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Sexist Facebook page shames women for one-night stands in Magaluf (but it’s just “banter”)

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Amy Swales
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Sometimes we feel like we’re getting somewhere. Other times, we’re reminded there’s still a depressingly long way to go when it comes to gender equality, whether it’s pay gaps in our public-funded broadcaster, corporate moralising over our contraceptive choices, or good old Trump, Trump, Trump (we could go on, but we don’t have all day).

Or how about a Facebook page set up to humiliate women deemed by men to be on the ‘walk of shame’ (which sometimes apparently also means having the temerity to wear revealing clothing in hot weather)?

Proving the standard ‘men are players, women are slags’ trope is hanging on for grim death, a Magaluf-based page has so far attracted more than 65,000 followers keen to see its pictures and videos of women being shamed for their perceived choices.

Reportedly set up by reps who work in the resort, on the Spanish island of Majorca, the page features videos of its creators chasing down women they assume are walking home from a one-night stand, with the goal of getting them to admit it and/or tell them who they spent the night with.

Meanwhile, pictures – sometimes taken from a distance – often show women half-dressed or passed out. While in some the women seem to know the pictures are being taken, many are clearly attempting to dodge the camera while covering their faces or bodies. Some posts appear to be merely shaming women for their outfit or their body. The pictures are posted both by the page and by those visiting it.

magaluf walk of shame facebook page

The page aims to highlight women who have had a one-night stand

Few men feature (usually passed out or displaying sunburn, rather than walking home in the morning), and while it’s sold as a ‘walk of shame’ page, many pictures are clearly taken during nights out.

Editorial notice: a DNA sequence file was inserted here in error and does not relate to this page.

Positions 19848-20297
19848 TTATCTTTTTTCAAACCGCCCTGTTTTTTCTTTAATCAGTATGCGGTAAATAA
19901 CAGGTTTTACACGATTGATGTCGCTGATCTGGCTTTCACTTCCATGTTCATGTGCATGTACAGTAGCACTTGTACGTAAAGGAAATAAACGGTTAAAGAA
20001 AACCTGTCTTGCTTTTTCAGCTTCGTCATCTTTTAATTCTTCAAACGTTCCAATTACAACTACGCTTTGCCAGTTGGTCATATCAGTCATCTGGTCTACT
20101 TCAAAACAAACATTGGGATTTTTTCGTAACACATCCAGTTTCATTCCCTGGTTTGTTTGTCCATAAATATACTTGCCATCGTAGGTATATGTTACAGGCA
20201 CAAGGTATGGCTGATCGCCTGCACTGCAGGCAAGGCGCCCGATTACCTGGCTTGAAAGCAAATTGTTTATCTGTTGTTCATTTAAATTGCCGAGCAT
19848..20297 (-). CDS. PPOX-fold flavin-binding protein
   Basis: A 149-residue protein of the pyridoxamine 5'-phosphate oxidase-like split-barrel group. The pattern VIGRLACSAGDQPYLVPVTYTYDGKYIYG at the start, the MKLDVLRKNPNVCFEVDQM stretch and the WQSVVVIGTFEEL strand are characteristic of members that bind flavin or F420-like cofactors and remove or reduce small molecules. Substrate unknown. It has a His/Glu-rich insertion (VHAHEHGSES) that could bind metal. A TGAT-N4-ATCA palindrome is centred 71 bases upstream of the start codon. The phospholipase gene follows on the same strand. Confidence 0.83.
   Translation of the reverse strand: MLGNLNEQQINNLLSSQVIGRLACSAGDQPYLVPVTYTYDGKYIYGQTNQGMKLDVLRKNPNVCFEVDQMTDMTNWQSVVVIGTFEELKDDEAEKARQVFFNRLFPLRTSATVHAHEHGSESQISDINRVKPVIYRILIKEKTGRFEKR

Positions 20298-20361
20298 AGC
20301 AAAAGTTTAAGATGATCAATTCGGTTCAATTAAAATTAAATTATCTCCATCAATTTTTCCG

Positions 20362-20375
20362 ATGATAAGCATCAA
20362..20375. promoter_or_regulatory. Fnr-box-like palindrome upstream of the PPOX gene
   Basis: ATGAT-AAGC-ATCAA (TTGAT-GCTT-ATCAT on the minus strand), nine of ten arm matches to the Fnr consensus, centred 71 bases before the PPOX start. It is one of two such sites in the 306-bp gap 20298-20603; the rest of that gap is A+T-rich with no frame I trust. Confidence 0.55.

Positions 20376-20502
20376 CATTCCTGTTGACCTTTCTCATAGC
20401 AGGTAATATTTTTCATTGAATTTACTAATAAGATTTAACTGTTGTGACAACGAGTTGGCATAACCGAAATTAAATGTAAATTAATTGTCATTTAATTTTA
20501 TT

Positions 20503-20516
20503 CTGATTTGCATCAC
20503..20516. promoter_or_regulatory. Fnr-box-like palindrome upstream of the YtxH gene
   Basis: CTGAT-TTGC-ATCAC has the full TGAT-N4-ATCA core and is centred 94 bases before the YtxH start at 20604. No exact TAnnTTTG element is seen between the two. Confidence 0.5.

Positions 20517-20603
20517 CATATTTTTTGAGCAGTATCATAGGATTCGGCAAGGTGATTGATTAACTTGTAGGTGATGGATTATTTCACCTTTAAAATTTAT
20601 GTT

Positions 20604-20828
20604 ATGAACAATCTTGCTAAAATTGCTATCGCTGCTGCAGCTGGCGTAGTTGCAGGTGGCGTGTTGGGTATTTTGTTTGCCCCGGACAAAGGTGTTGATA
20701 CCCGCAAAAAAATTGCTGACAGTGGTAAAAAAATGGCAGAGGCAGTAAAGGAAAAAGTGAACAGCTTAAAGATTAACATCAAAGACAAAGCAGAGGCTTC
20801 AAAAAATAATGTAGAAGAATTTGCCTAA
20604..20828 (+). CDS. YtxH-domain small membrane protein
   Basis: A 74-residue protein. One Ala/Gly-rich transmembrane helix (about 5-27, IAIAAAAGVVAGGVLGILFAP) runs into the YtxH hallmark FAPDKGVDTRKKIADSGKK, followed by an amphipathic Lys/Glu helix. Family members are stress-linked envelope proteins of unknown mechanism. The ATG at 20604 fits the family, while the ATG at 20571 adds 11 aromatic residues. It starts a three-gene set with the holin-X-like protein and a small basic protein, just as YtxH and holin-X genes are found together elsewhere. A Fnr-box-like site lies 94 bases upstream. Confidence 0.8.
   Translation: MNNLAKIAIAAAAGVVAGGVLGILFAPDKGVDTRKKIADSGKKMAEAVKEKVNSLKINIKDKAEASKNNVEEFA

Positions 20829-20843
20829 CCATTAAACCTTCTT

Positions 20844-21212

In one video, the man filming a woman encourages passers-by to clap as he follows her, asking “Where you been all night, babes? Was he worth it?” After repeatedly asking whether she had spent the night with a “worker or tourist” he offers, “Tell me where he works and all this will stop, I promise you.” After harassing her into revealing the bar where she worked, he ends the clip saying, “Right, anyone coming to Magaluf, if you want a bang, you know where to go.”

Because if a woman sleeps with one man, she’s probably up for them all, right?

In another, he shouts, “Here, this is the second time I’ve caught you now. So, is this a walk of shame?

“Quarter past three. Come on, show me your face. Was it worth it? Was he a good shag?” A woman with the man videoing then attempts to make the clearly uncomfortable woman being filmed turn around for the camera.



In one, when the woman protests that it’s not a walk of shame, the man videoing urges other people to join in, while yet another focuses on appearance, being captioned “When you forget to brush your hair before you embrace your walk of shame.”

Some news outlets, describing the misogynistic judgement and intrusive imagery as “hilarious” and “cheeky”, took the opportunity to repost many of the images and videos, in which some of the women are easily identifiable yet clearly trying to hide from the camera.

One anonymous worker, speaking to The Daily Star, fell back on the classic “banter” defence, saying: “If you're going to go to Magaluf, expect to be on it. It is just a bit of banter and a bit of a joke.

“None of the girls seem to mind and mostly just have a laugh along with it.”

However, the majority seem unaware a picture is being taken or are definitely attempting to dodge the camera and hide their faces while being pursued.

magaluf

The page has been set up by reps working in the holiday resort

The creators have since claimed they “happily” remove pictures when people complain.

Since the recent media interest, people have started posting critical comments on the page, labelling it a “disgrace”, pointing out the many assumptions made and the fact that there’s nothing wrong with a woman having casual sex, yet there’s a distinct lack of men being regularly shamed for doing the same thing.

The cameraman consistently asks the women filmed “Was he worth it?” Prompting the question, “Worth what?” Having a good time and then walking home? Or the bit where she’s being forced to defend herself for something she has nothing to be ashamed of on camera to a stranger clearly judging women for their (perceived) choices in a way that simply doesn’t happen to men?

Facepalm.

Images: iStock

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Amy Swales

Amy Swales is a freelance writer who likes to eat, drink and talk about her dog. She will continue to plunder her own life and the lives of her loved ones for material in the name of comedy, catharsis and getting pictures of her dog on the internet.

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